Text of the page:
Organizing your survival community
Much talk is made about post SHTF scenarios and how we as preppers would deal with them, but throughout all of this there is one key theme which holds true no matter the scenario: there is no such thing as a one man army. If you are to survive you will need like minded people around you, a community which will allow for the distribution of tasks and provide a support structure/hierarchy which will facilitate success. People who venture out on their own and haphazard communities thrown together at the last minute will have a much greater chance of failure in a post SHTF world than those who have not only prepared themselves but prepared their community. Structure should exist in a survival community in order to distribute tasks based on skill level and provide an outlet or means by which to resolve conflicts (and there will be many).
The following is a list of positions which should exist in any community in order for it to prosper. It would be a good idea to identify who should fill these roles prior to any event, maybe during your quarterly meetings out at the ranch. While this list mentions individual positions that does not mean people cannot wear dual hats, or hold more than one role. The major takeaway from this is that your community needs to be diverse. Ten shooters who have no skills in farming, medical procedures, or logistics will have a really tough time coping in a post SHTF world.
The Leader: Every community needs a leader, someone who ultimately has the last word and is in charge. It has to be this way because conflicts of interest will arise and will need to be resolved. The leader should be mature and aware of the big picture, and have the overall group’s interests in mind more than anything else. While the leader might not be the subject matter expert in any one skill, he or she should have a working knowledge of the entire community and what it needs to be successful. The leader is the face of the organization, the decision maker, and someone who is quite possibly more wise than they are physically strong.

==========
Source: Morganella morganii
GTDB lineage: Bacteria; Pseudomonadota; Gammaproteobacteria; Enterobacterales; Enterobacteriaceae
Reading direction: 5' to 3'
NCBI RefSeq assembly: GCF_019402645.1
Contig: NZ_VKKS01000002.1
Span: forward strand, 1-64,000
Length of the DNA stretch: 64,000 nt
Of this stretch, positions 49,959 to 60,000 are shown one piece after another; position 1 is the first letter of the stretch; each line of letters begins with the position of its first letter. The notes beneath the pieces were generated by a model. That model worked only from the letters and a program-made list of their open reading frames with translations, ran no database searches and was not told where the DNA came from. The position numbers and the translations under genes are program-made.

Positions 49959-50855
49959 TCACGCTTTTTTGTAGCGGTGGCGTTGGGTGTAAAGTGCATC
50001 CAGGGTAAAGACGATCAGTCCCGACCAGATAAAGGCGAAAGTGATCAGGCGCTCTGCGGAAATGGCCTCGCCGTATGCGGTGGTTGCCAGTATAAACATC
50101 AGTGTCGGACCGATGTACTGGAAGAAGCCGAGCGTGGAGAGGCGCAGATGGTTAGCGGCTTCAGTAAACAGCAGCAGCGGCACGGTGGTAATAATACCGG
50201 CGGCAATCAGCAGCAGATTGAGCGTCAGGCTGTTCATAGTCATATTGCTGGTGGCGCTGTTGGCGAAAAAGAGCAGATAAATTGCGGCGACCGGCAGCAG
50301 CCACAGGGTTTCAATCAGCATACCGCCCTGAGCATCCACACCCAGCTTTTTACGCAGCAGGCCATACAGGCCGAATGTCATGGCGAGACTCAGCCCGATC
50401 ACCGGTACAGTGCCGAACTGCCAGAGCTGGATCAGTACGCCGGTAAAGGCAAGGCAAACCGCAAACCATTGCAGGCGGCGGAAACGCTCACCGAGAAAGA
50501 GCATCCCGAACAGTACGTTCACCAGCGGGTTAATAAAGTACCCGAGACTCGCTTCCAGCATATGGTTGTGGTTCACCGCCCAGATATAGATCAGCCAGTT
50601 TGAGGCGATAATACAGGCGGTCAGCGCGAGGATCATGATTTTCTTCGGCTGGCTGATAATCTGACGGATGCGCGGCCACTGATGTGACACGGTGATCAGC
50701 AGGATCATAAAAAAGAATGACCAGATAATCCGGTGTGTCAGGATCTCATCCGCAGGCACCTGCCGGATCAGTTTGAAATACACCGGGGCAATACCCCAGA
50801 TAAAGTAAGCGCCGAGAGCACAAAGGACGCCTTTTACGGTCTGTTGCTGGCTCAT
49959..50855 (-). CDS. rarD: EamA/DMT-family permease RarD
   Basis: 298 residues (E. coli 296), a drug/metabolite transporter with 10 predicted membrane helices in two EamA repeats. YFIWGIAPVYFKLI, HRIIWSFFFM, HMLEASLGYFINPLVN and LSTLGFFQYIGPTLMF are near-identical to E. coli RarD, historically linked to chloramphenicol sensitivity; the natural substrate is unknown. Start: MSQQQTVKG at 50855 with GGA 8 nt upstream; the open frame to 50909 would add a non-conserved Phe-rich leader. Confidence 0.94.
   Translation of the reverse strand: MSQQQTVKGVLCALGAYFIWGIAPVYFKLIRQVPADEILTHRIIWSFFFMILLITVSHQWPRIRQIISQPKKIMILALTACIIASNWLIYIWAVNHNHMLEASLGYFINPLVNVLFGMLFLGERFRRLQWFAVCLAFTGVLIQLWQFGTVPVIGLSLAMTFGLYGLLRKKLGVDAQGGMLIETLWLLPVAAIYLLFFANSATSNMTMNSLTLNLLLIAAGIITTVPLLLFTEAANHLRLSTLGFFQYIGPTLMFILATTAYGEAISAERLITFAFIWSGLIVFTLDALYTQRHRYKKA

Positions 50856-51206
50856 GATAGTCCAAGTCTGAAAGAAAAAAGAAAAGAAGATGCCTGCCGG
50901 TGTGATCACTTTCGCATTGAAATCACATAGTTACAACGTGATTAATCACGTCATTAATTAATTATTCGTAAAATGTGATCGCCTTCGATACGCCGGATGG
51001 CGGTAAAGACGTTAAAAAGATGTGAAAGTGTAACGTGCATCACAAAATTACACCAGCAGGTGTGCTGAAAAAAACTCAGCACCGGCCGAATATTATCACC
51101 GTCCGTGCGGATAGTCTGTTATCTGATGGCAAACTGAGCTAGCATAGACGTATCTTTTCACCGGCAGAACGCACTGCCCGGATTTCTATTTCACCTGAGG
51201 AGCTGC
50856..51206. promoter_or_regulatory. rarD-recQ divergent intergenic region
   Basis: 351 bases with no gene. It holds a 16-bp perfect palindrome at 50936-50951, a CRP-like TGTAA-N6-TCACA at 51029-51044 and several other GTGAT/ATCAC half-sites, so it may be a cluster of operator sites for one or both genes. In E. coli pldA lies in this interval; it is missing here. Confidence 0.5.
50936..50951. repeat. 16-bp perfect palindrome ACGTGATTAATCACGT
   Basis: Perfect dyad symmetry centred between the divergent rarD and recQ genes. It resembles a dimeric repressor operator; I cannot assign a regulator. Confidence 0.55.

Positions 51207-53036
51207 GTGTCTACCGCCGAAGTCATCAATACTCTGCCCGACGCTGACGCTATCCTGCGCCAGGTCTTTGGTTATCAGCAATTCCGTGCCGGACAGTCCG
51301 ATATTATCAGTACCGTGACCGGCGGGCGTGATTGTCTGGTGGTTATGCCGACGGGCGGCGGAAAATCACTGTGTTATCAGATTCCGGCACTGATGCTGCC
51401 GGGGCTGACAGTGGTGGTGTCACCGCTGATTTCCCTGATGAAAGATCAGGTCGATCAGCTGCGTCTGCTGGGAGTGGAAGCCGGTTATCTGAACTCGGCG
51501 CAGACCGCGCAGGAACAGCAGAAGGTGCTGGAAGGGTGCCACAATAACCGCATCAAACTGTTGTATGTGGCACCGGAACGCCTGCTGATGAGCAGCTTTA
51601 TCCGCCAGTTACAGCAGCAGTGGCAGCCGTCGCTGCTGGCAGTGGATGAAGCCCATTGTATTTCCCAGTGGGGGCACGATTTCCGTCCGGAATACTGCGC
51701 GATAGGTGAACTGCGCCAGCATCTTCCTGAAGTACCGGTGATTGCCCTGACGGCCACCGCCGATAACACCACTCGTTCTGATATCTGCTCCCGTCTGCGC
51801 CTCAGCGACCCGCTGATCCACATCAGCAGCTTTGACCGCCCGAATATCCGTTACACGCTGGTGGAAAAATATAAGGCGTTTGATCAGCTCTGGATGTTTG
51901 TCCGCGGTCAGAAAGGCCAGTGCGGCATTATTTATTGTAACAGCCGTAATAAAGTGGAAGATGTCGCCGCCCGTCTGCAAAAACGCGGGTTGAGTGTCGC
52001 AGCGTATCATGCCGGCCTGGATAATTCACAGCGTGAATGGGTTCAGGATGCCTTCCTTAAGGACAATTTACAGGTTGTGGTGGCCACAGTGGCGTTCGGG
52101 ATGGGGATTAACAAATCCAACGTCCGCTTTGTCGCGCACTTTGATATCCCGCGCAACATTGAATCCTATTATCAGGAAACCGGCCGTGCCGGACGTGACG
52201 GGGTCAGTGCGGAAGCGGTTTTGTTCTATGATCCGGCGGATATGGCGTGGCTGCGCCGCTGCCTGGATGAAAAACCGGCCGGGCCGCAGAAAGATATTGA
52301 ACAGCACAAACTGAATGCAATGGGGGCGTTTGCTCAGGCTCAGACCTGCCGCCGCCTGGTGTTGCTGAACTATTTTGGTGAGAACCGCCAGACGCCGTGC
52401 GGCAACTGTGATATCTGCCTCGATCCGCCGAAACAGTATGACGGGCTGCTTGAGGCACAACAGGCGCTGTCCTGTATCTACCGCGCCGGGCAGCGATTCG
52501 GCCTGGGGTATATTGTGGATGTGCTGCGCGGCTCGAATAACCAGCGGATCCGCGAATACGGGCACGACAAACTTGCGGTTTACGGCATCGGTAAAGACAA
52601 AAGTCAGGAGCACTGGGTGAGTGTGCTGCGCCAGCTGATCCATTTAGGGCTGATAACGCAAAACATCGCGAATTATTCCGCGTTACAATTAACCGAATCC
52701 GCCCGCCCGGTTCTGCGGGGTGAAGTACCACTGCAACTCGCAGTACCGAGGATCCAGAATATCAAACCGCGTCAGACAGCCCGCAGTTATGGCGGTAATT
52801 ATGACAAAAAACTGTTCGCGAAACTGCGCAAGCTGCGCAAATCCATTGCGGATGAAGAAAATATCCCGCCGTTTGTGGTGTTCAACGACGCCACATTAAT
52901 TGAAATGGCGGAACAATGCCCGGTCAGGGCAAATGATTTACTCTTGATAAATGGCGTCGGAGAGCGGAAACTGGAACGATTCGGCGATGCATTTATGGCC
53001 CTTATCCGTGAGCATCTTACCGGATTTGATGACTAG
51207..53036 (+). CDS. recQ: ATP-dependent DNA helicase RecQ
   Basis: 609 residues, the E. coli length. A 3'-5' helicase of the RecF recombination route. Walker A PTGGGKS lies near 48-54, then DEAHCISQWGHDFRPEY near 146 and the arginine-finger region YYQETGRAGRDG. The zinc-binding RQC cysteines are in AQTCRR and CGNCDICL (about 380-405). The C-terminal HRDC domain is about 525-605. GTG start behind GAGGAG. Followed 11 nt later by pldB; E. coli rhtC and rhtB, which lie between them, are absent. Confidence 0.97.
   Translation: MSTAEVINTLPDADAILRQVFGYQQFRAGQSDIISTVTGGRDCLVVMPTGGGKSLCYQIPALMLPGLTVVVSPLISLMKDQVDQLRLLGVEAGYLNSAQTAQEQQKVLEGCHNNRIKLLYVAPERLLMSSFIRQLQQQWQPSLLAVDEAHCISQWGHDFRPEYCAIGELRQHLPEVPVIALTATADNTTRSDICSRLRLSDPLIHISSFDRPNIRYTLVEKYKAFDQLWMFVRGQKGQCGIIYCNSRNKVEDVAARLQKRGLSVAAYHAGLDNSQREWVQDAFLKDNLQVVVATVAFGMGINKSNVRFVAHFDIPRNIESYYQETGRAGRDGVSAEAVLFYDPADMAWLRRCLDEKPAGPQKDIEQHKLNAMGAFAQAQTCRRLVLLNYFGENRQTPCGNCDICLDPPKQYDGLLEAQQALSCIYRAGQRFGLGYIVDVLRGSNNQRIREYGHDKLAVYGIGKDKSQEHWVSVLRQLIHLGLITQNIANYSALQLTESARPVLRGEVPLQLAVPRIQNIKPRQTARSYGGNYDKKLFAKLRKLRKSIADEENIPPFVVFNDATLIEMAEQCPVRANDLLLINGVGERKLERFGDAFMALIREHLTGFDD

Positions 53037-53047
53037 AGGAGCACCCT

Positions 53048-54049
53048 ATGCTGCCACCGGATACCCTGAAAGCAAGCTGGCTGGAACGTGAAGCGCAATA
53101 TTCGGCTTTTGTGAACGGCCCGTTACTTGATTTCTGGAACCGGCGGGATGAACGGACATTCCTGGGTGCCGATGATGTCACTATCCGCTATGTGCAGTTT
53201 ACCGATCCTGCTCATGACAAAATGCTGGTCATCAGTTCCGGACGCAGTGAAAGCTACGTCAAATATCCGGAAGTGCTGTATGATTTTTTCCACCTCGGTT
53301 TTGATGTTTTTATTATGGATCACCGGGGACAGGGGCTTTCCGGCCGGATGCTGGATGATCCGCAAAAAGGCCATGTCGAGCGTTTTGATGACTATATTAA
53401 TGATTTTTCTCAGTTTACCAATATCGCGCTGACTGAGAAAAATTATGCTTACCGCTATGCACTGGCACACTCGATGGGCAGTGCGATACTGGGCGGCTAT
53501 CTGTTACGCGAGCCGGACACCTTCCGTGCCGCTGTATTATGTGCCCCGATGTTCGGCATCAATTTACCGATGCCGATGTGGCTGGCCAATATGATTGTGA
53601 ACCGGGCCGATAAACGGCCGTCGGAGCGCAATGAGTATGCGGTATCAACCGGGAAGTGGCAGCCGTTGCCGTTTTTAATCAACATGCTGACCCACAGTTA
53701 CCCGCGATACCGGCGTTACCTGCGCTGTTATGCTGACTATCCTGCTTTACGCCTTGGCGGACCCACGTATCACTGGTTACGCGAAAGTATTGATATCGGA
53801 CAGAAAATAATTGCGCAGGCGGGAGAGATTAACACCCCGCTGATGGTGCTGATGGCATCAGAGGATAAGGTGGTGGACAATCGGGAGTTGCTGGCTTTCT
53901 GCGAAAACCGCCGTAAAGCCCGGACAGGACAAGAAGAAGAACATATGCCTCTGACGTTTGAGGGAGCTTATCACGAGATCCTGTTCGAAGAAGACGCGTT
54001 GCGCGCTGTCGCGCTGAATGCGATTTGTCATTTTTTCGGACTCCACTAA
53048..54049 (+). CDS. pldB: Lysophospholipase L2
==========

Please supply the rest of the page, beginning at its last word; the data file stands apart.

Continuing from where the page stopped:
Administration: This person keeps a personal file on each member of the community. Within this file are important documents such as medical records, allergies and other known conditions. In addition a will for each person is kept in the file so that property can be distributed in the event of a death. Remember we are talking post SHTF, crazytown scenarios here which is why the Admin person is so important. They also keep track of who is on what work detail and for how long, or who went out on missions and for how long. Detailed records are necessary so that there can be no discrepancies when it comes to issuing out tasks or missions.
Security Manager: An obvious need would exist for a Security manager, but it’s not quite as easy as you might assume. In addition to being in charge of the community security, this person would also assess outside threats based on the operational environment. For example, gathering information on a group of looters known to be 10 miles away conducting raids on local communities. What is their strength (how many are there), tactics, weapons they use, vehicles etc. A Security manager sets up internal security but also provides necessary intelligence on outside threats. This of course means that they would need to go gather intelligence…not exactly an easy task.